The Role of Women in Tandun Village
By Hendrika Samosir, young researcher, WRI Indonesia.
Through this post, I'd like to present some portraits of women's roles in Tandun village, in Rokan Hulu District, Riau Province, based on my daily interactions there. According to a profile of the village in 2018, its population of 7,178 people consists of 3,671 men and 3,507 women.
Discussion with wives of palm oil plantation owners. Credit: Thontowi Suhada/WRI Indonesia
Going by those figures, the roles of the women must have significant influence on social, economic, and political issues in the village. Some things I heard in Tandun village included:
"I don't allow my wife to go to the field."
"It's far, she'll be tired."
"Let her take care of our children at home."
"Field issues are a husband's matter."
And when asked the price of fertilizer, a woman replied: "Sorry, I don't know, wait a minute please, I will call my husband first."
In daily life, people take on four main roles. There are (a) expected roles, or the ideal role in another person’s view; (b) actual roles, or how we really function in daily life, (c) ascribed roles, a given role which doesn't need effort, and (d) achieved roles, or a role based on one’s own decision (Narwoko in Angelia E. Manembu, 2017).
Woman helping her husband clean the garden. Credit: Hendrika Tiarma
Through interactions in Tandun village, I saw some women in roles considered ideal or expected by others. This was confirmed in a short meeting with some women and men, who confirmed that women were expected to be at home to take care of kids and the kitchen - the household things.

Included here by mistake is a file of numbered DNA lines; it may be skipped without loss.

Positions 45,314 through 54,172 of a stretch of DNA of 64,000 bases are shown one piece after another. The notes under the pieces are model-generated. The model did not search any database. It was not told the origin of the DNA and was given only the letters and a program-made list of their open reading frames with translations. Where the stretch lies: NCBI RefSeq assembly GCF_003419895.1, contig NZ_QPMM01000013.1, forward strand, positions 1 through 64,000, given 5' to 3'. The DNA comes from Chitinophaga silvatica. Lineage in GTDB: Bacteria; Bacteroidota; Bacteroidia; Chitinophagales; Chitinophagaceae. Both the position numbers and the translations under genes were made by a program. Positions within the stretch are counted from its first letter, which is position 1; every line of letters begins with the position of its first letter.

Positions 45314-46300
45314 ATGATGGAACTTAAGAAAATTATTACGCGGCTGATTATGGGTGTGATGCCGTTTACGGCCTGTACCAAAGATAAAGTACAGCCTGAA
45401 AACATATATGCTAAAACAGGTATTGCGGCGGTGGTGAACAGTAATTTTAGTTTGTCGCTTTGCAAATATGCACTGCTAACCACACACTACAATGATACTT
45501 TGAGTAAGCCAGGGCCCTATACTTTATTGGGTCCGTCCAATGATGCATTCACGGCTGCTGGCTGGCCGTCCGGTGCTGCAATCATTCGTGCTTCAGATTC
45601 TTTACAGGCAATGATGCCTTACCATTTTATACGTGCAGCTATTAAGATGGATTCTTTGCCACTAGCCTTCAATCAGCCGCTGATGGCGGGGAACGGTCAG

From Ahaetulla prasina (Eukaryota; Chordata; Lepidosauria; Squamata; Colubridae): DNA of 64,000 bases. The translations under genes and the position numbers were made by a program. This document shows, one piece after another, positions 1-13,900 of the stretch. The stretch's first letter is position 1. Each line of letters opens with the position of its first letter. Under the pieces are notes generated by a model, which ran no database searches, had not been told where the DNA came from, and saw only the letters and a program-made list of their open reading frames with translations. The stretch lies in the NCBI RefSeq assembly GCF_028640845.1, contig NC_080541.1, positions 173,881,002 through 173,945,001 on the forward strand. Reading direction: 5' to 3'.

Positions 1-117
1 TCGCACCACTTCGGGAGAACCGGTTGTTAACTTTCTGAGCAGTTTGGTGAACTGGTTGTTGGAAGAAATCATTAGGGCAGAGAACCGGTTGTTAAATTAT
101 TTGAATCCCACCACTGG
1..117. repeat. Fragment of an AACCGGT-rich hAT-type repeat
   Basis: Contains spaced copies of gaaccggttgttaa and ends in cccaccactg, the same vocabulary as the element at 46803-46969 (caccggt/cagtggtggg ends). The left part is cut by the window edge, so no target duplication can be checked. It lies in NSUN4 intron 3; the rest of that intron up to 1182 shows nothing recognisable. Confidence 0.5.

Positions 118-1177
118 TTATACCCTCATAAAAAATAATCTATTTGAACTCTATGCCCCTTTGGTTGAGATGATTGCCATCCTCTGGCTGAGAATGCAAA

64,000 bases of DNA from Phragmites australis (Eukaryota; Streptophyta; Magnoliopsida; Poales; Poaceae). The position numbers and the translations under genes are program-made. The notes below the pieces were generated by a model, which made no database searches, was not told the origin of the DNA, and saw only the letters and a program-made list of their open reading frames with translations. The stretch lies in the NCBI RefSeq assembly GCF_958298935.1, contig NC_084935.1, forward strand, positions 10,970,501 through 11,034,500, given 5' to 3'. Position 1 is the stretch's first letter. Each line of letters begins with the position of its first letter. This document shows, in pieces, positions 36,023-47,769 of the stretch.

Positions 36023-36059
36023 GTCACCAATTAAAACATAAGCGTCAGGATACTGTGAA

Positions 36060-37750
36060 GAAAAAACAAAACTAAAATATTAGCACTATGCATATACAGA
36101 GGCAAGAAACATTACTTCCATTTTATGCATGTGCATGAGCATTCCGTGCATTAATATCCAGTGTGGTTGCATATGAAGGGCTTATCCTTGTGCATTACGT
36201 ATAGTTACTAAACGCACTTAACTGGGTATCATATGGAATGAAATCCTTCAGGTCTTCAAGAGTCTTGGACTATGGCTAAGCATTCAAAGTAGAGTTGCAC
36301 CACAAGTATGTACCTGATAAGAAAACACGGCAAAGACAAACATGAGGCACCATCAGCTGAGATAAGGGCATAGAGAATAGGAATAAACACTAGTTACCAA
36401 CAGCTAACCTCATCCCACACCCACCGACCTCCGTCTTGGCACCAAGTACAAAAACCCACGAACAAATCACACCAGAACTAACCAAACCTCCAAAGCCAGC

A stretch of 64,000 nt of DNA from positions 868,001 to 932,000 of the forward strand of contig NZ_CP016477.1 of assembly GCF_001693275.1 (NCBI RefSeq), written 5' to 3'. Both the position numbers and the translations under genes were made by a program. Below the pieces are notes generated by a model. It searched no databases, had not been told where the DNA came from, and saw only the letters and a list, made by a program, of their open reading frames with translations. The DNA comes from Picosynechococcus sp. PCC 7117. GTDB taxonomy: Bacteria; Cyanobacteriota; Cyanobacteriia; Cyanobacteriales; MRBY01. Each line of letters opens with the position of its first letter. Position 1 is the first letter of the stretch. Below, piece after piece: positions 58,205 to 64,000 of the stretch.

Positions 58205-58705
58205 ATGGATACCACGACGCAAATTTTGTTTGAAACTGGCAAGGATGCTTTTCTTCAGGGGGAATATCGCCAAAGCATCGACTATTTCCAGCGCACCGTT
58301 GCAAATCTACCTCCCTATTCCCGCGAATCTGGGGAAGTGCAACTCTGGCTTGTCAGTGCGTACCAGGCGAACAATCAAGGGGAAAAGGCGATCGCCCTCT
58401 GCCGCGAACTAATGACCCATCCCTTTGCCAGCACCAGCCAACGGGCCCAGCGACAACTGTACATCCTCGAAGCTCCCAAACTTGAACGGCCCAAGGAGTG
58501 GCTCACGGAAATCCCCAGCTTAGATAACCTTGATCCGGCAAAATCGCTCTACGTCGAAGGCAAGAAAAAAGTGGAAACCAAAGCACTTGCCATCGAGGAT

But over time there had been an increasing need for women's roles to extend to natural resource management, such as palm and sand management in Tandun village.
The changes in their social roles depended on the situation and the character of each woman, and roles outside the house were considered unusual and sometimes not easily accepted by the community.
When I went to the palm field, I saw a woman clearing the field with her husband. Another time, the wife of Mr. W, one of the farmers who also owned the field, was working there, but not doing hard physical work. She was preparing food for farmers, taking the loose fruit, and cropping fronds to be cooked. She told me it was the first time in two years that she was allowed to go to the field, as Mr. W was getting older. Before, it was uncommon for women to go to the field; not like today.
Mr. W, his wife, and Carolina Astri in the palm oil plantation. Credit: Hendrika Tiarma
I also met Mrs. A, a worker in the field. Unlike the wife of Mr. W, who was the owner of the field, Mrs. A had to do some heavy jobs such as cropping the palm and spraying pesticide, which required carrying 18 kilo tanks.
Mrs. A is holding a *dodos* tool or harvesting tool made of fiber with a length of approximately 2 meters. Credit: Hendrika Tiarma
Besides working in the field, women in Tandun village also work in traditional sand mining. They take sand from the river to the trucks. This work is usually done by women from Nias, an island off Sumatra. One boy told me about his view on women in Tandun village:
"If you want to eat well, marry a Javanese. If you don't want to work, marry a Sumatran (Bataknese or Nias). If you're looking for troubles, marry these villagers."
These judgments show that Bataknese or Nias women typically work in public spaces, while Javanese women and local women work in domestic areas.
Woman in traditional sand quarry. Credit: Hendrika Tiarma
Those stories show us that besides having an ascribed role such as daughter, mother, or grandmother, a woman can also gain a role by choice or achievement. A dynamic social life gives room for a woman to choose what's best for her and her family. This role is a brave choice for a woman, as it will mean giving her time and energy to fulfill her family's needs.